Nobuyuki Kuroki (黒木 信幸, Kuroki Nobuyuki) is a Japanese art and game director known for his work on several SNK and Sonic the Hedgehog games. Kuroki was born on August 16.[1]

Profile

While Kuroki didn't originally plan to become an artist, since his childhood, he loved anime, manga, plastic models and video games and, due to this, would eventually end up becoming one.[2] Kuroki originally wanted to become a mangaka, but decided not pursuing that path since he thought he wasn't talented in it.[2]

Kuroki attended an art school since he wanted to get a job related to art. While they never meet each other at the time, Kuroki and Yasuyuki Oda studied in the same art school, but, while Oda studied animation, Kuroki focused on graphic design.[3] At his school, SNK held a networking event and Kuroki fortuitously found the requirement list for SNK and eventually visited the SNK office.[2][3] A particular factor in Kuroki's interest in the company was the original Art of Fighting, from which all elements, such as the artwork, music and gameplay, were to his personal liking to the point that Ryo Sakazaki's and Robert Garcia's desperation move, the Ryuuko Ranbu, created a very vivid first memory of the first time he saw it, with the game becoming a driving force to join SNK.[2] One of Kuroki's dream projects is to create a reboot of the original Art of Fighting game since he used to play it after school almost daily and was one of the reasons for working in the industry.[4]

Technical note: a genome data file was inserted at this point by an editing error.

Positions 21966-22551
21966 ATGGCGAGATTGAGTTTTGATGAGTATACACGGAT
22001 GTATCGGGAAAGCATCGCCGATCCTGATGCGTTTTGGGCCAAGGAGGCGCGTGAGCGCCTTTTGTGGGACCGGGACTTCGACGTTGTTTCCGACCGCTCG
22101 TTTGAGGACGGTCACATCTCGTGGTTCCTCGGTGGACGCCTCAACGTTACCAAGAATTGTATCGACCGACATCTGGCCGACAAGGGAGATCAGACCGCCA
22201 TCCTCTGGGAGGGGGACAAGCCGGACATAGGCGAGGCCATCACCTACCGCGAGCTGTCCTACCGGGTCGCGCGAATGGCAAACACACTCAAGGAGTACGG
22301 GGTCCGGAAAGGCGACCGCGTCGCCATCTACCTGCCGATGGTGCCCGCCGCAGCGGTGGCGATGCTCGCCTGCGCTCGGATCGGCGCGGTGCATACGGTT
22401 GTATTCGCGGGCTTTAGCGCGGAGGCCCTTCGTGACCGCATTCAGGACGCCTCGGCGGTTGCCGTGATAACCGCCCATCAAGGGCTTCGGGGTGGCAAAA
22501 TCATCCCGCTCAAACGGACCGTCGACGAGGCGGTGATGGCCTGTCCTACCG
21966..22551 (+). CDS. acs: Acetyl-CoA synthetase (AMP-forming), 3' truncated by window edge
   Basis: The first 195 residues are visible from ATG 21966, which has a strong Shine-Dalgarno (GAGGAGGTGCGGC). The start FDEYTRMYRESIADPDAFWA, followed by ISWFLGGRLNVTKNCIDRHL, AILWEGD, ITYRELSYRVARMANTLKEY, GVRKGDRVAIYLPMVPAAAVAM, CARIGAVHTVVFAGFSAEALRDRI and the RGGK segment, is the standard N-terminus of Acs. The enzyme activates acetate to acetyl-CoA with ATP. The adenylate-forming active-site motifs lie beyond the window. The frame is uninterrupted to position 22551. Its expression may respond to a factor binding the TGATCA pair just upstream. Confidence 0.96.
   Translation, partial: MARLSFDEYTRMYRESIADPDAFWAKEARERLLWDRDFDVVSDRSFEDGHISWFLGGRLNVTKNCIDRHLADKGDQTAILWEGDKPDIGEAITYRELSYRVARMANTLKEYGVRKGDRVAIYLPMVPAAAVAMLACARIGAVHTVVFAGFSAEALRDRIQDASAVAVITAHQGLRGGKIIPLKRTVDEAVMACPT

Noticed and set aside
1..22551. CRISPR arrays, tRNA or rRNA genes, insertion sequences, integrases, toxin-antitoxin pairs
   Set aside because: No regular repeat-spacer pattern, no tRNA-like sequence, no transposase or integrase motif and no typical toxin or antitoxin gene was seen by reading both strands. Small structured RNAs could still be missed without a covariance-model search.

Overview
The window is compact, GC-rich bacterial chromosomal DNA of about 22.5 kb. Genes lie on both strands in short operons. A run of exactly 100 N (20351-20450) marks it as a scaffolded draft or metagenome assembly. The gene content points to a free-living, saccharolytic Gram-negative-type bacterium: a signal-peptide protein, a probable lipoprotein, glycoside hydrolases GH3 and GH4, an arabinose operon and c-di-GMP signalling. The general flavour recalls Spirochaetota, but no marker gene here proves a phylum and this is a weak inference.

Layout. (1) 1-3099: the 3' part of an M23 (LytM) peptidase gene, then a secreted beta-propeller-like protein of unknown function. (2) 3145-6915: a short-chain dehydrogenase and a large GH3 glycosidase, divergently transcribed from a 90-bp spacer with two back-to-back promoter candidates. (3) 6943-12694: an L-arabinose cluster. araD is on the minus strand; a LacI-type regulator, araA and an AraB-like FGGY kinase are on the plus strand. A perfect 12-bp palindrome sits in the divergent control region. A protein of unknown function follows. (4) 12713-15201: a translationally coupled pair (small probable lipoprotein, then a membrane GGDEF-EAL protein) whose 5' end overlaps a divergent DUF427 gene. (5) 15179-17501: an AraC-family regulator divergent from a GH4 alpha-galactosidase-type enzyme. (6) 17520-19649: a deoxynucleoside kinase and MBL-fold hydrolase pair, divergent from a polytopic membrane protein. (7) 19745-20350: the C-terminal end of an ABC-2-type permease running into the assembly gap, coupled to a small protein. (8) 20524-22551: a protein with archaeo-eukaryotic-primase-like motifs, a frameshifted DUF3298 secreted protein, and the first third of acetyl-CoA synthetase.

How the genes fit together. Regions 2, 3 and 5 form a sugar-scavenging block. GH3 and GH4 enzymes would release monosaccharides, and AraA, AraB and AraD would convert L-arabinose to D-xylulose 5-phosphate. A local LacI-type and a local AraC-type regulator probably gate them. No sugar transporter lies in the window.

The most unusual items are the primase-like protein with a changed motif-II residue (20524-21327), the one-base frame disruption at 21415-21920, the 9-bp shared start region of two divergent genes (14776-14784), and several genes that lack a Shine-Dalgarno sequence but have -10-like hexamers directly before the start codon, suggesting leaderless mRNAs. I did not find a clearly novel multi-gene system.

A young Kuroki working on Bob Wilson pixel art circa 1995 in a screen capture from a Fatal Fury 3 promotional LD

Kuroki joined SNK in 1993.[5] At the company, Kuroki was assigned to the Fatal Fury team, one of four internal teams that competed with each other within SNK.[3] His first works were to create character artworks for the muscle men at the Fitness Club stage and young Geese Howard for Art of Fighting 2, as an assistant.[2] During young Geese Howard's design, Kuroki was in his second year at SNK and worked alongside another designer, and the design was influenced by the TV special released around that time.[4] In Fatal Fury 3, Kuroki worked on his own with the Jin brothers (Jin Chonrei and Jin Chonshu), which represented a challenge for the young Kuroki as he wondered what he was supposed to do when creating characters from zero.[2] He also worked on Wolfgang Krauser in Real Bout Fatal Fury Special and Rick Strowd in Real Bout Fatal Fury 2: The Newcomers, as well as Ryo Sakazaki in Art of Fighting 3.[5]